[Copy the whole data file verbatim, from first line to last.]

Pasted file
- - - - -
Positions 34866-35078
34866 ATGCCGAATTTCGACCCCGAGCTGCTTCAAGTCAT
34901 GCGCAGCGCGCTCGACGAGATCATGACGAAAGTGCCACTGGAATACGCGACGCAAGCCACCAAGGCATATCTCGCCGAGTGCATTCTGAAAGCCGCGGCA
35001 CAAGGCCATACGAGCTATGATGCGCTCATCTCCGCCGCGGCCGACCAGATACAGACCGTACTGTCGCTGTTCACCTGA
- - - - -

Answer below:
Positions 34866-35078
34866 ATGCCGAATTTCGACCCCGAGCTGCTTCAAGTCAT
34901 GCGCAGCGCGCTCGACGAGATCATGACGAAAGTGCCACTGGAATACGCGACGCAAGCCACCAAGGCATATCTCGCCGAGTGCATTCTGAAAGCCGCGGCA
35001 CAAGGCCATACGAGCTATGATGCGCTCATCTCCGCCGCGGCCGACCAGATACAGACCGTACTGTCGCTGTTCACCTGA